Threat Of Debit Fees Drives Rise In Credit Card Use
Monday, November 07, 2011
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By Ray Birch

BROOKFIELD, Wis.-Bank debit card pricing is not only driving consumers to alternate providers, it's also creating more credit card users.

The latest data from Visa show credit card growth is on the rise, and card processors attribute the increase to punitive bank pricing, adding that the new credit card users are behaving as more as transactors, not revolvers.

For its fiscal fourth quarter Visa reported that spending on Visa-branded credit cards in the U.S. grew faster than debit cards for the first time since at least 2005. Visa reported U.S. credit card purchases climbed 10% to $228 billion, compared with a 6.4% increase in the same period last year. Spending on debit cards in the U.S. advanced 8.1% to $288 billion, slower than the 20% growth Visa reported for last year's fiscal fourth quarter.

Card processors who spoke with Credit Union Journal about the shift to credit were quick to cite banks' debit and checking fees, and financial institutions promoting credit over debit in the face of shrinking debit interchange. Fiserv Card Services added that the move is coming due in large part to an improving economy.

"We see a huge opportunity for credit," offered Nancy White, VP credit solutions with Fiserv who agreed that the bank moves brought about by the Durbin rules are adding to the credit advantage. "People can debate this until the cows come home, but we see the U.S. economy as improving. All the economic indicators are there except unemployment and housing."

But White is among many who do not see the new wave of credit card users as revolvers. "The debit card customer who is fed up with fees is saying, 'We'll show you. I'll put everything on my credit card, get my rewards too, and pay off my balance at the end of month.'"

White is uncertain whether credit unions are on top of the shift, and expects a more noticeable change in consumer card behavior will be apparent in the first quarter of next year. "I think people will go through the holiday season status quo."

What CUs need to be aware of, insisted White, is the need to offer an attractive, full line of debit and credit products with rewards. "Small business offerings, too."

But White cautioned credit unions to be cautious and to pay attention to managing credit risk. "Many credit unions are moving to risk-based pricing. It is important now to pay attention to having good credit underwriting and a good fraud protection program. Do both and the profitability of your credit card portfolio can zoom."

More Transactors

Jeff Russell agreed that as credit unions focus heavily now on debit to win over new members, they should be careful not to miss the growing credit card opportunity. But the senior advisor for The Members Group in Des Moines, Iowa, also cautioned that a great deal of the new credit card business will be from transactors.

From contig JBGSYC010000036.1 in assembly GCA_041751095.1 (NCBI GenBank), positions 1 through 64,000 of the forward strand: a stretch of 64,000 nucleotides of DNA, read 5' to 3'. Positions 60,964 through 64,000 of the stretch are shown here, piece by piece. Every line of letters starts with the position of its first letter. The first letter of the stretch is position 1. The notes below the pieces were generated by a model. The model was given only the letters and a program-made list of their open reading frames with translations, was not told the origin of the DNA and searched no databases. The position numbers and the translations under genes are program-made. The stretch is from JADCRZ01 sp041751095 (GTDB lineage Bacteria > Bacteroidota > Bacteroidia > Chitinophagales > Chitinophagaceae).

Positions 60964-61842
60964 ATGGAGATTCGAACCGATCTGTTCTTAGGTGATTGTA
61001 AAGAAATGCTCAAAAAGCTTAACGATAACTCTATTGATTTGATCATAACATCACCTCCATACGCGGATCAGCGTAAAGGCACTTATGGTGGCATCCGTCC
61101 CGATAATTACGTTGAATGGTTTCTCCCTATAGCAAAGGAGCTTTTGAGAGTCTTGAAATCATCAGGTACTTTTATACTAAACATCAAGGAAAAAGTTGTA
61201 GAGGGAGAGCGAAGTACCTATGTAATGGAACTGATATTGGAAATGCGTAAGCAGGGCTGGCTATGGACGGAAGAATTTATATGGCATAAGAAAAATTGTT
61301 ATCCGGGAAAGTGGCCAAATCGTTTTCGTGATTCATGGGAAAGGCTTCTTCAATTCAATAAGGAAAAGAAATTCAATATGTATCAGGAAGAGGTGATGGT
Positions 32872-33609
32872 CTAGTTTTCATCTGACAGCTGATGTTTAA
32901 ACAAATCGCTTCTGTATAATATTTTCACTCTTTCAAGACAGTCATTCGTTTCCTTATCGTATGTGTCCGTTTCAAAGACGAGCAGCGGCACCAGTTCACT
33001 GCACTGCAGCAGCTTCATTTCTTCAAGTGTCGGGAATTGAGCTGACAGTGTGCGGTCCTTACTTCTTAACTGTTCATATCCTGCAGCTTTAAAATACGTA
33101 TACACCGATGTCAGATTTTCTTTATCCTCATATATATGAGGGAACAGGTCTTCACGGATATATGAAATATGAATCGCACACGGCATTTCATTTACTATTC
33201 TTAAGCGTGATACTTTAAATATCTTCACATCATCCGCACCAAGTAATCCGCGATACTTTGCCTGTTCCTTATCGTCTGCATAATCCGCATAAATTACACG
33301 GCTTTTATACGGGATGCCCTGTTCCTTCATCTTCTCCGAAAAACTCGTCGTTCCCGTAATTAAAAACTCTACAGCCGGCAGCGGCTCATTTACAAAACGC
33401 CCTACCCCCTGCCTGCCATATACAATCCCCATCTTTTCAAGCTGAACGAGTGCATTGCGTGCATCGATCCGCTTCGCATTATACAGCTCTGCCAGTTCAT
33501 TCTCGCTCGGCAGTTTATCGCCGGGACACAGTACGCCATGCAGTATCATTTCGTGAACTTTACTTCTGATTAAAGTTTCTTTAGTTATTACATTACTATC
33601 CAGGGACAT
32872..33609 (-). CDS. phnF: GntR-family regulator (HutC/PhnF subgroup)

"In the portfolio we own, we are seeing more transactors. We are still seeing a fair amount of revolvers. But industrywide last year, for the first time on record, balances dropped as much in January as they increased in December," said Russell. "That means most people who spent money during the holidays paid it off-an amazing trend. As long as I have been in the business I have seen holiday balances usually paid off through at least February and March."

Caroline Lane, SVP, business development and marketing for CO-OP Financial Services in Rancho Cucamonga, Calif., also sees the movement toward credit coming largely from transactors. "I have not yet seen any data for or against that, but it is what I am hearing."

Lane said she also knows that a number of credit unions are aware of this shift and are schooling members about the wise use of credit. "I have heard from 60% to 70% of all the credit unions I have talked with in the last 90 days that they are doing some sort of member education about making smart decisions regarding credit and debit. We know the downside of not being disciplined to pay off your monthly credit card balance. Some people intend to do that, but just don't make it."

A Growing Economy

Bill Hardekopf, CEO of in Birmingham, Ala., views most of the credit growth as coming from the improving economy. "I don't think it's a reaction to the debit card fees. I do think people are feeling a little better about the economy and when that happens, people tend to charge more on their credit card account. I think that is what we are seeing, especially with people with good to excellent credit scores."

Hardekopf, too, credits attractive bank credit card offerings as the big FIs seek higher interchange and credit card balances. "Banks are offering more rewards on credit cards so we reach for our credit card, rather than the debit card. That is the incentive the issuer is giving us-especially those with good to excellent credit because they represent less of a risk to the issuer."

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